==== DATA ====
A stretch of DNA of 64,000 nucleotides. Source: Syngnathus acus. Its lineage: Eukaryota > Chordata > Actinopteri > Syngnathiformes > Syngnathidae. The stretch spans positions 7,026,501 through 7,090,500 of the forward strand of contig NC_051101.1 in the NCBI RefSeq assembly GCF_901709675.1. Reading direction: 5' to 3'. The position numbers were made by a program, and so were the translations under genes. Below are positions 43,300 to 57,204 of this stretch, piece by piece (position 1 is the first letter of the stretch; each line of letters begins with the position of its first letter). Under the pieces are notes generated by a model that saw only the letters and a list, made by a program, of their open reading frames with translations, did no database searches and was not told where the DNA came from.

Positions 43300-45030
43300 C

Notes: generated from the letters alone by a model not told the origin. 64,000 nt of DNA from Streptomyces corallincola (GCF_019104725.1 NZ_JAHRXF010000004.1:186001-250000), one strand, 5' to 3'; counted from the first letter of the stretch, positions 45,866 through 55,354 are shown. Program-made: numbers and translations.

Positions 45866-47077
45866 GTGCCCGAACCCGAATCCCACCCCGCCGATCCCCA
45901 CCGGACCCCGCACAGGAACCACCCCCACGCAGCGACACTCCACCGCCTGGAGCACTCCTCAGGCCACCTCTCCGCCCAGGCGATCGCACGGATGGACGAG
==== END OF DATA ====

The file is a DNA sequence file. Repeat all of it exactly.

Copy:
A stretch of DNA of 64,000 nucleotides. Source: Syngnathus acus. Its lineage: Eukaryota > Chordata > Actinopteri > Syngnathiformes > Syngnathidae. The stretch spans positions 7,026,501 through 7,090,500 of the forward strand of contig NC_051101.1 in the NCBI RefSeq assembly GCF_901709675.1. Reading direction: 5' to 3'. The position numbers were made by a program, and so were the translations under genes. Below are positions 43,300 to 57,204 of this stretch, piece by piece (position 1 is the first letter of the stretch; each line of letters begins with the position of its first letter). Under the pieces are notes generated by a model that saw only the letters and a list, made by a program, of their open reading frames with translations, did no database searches and was not told where the DNA came from.

Positions 43300-45030
43300 C

Notes: generated from the letters alone by a model not told the origin. 64,000 nt of DNA from Streptomyces corallincola (GCF_019104725.1 NZ_JAHRXF010000004.1:186001-250000), one strand, 5' to 3'; counted from the first letter of the stretch, positions 45,866 through 55,354 are shown. Program-made: numbers and translations.

Positions 45866-47077
45866 GTGCCCGAACCCGAATCCCACCCCGCCGATCCCCA
45901 CCGGACCCCGCACAGGAACCACCCCCACGCAGCGACACTCCACCGCCTGGAGCACTCCTCAGGCCACCTCTCCGCCCAGGCGATCGCACGGATGGACGAG